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Quash ex-official’s testimony, Israel asks U.S. court in terror case

JERUSALEM (JTA) — The Israeli government filed a petition with a U.S. federal court seeking to block the testimony of a former Israeli intelligence official  in a terrorism case.

The petition, which was filed Friday in U.S. District Court in Washington, is aimed at stopping Uzi Shaya from revealing what the Israeli government said are state secrets, according to reports.

Families of victims of Palestinian suicide bombers who brought the suit accuse the Bank of China of funding terrorist organizations through U.S. accounts. They are seeking millions of dollars in damages; a guilty verdict under anti-terrorism laws also could affect the bank’s ability to continue conducting business in the United States, according to The Associated Press.

Shaya, according to reports, in 2005 alerted Chinese security officials to suspicious transactions, including transfers of money to terrorist organizations such as Hamas and Islamic Jihad.

“The disclosure of such information would harm Israel’s national security, compromise Israel’s ability to protect those within its borders, and interfere with international cooperative efforts to prevent terrorism,” the Prime Ministers Office said in a statement on Saturday.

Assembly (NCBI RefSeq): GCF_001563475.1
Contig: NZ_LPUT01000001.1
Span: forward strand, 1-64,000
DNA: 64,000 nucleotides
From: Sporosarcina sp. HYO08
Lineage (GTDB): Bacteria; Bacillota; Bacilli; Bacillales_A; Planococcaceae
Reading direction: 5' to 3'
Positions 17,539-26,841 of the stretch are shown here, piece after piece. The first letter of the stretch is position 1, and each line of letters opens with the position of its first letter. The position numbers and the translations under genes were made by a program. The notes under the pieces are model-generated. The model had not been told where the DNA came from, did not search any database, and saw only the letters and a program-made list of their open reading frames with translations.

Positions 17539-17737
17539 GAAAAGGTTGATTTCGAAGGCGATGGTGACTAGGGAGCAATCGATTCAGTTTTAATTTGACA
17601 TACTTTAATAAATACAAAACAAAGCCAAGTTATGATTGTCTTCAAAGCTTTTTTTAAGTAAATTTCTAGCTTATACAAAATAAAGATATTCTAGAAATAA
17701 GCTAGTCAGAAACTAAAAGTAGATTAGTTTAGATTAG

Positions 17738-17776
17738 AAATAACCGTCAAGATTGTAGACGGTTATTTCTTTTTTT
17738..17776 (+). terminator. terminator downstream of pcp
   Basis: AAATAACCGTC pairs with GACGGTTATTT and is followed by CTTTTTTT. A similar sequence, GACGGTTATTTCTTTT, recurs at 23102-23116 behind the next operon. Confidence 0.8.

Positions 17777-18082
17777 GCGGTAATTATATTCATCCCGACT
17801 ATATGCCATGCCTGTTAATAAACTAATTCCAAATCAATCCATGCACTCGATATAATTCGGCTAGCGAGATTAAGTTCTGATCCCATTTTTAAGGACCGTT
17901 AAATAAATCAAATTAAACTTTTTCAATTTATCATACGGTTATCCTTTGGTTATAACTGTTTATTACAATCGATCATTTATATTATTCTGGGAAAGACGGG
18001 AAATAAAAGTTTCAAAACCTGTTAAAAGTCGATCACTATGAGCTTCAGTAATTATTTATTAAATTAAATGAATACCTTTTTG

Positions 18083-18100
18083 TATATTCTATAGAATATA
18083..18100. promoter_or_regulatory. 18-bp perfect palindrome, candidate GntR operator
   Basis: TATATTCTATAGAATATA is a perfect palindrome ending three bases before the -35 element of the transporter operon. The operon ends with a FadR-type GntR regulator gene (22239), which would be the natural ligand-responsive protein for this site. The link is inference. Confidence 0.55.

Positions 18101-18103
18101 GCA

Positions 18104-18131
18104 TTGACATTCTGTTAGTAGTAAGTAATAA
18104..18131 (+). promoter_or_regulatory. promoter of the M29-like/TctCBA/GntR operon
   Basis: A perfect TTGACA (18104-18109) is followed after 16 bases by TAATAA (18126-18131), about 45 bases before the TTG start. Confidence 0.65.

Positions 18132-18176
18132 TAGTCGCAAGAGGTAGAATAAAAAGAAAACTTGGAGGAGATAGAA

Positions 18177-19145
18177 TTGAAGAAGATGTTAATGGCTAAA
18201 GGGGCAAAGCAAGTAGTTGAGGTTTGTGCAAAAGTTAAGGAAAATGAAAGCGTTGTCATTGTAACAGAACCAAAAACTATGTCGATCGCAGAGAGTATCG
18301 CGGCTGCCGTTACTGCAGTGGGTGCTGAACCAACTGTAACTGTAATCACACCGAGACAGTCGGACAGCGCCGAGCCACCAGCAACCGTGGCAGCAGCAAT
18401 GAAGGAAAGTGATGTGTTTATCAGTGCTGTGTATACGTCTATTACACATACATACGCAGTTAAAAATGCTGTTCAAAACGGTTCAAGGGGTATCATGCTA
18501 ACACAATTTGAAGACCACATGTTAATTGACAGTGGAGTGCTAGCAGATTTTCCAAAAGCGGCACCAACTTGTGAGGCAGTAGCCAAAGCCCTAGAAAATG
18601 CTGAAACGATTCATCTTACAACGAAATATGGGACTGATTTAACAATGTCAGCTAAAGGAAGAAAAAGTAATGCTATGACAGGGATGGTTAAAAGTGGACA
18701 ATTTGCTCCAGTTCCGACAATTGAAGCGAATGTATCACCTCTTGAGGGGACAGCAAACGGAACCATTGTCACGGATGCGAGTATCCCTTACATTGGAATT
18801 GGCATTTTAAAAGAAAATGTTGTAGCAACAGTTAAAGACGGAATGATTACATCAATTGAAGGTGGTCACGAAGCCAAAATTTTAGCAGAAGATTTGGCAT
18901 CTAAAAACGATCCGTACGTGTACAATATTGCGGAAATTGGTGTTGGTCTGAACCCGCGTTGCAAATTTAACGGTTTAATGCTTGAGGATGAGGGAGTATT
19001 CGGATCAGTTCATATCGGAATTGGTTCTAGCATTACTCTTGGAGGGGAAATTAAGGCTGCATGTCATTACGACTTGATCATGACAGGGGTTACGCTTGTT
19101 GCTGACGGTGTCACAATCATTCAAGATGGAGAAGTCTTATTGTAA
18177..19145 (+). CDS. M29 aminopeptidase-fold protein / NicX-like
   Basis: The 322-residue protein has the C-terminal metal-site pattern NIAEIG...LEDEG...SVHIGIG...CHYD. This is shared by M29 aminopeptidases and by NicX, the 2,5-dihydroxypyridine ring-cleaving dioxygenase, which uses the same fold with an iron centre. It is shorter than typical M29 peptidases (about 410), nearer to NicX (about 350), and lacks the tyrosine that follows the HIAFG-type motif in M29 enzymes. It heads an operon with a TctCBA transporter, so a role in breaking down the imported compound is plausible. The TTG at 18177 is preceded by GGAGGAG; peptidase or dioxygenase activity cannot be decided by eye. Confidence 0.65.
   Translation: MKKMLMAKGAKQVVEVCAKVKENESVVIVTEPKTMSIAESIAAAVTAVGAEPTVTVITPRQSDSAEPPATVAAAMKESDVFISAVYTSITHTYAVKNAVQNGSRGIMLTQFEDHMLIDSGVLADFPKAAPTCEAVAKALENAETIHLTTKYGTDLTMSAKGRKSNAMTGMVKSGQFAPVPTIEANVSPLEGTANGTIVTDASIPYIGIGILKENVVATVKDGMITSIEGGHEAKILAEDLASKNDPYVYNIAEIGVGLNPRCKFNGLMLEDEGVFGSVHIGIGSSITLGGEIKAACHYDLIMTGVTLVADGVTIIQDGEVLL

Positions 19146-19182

In a statement the same day, Nitsana Darshan-Leitner, director of Shurat HaDin-Israel Law Center and the lawyer for 22 families of terror victims, said said Shaya’s testimony has already been laid out in a previous affidavit.

Darshan-Leitner said the Israeli government was breaching a direct promise to provide witnesses and evidence necessary to establish the Bank of China’s liability.

“We understand the need for financial engagement with China, but not at the cost of abandoning these families who have had loved ones murdered by the Palestinian terror groups who we allege moved funds through the Bank of China,” she said.

A similar case against the bank was brought by the family of American student Daniel Wultz, who was killed in a 2006 terror attack in Tel Aviv. The case is being heard in U.S. District Court in New York.

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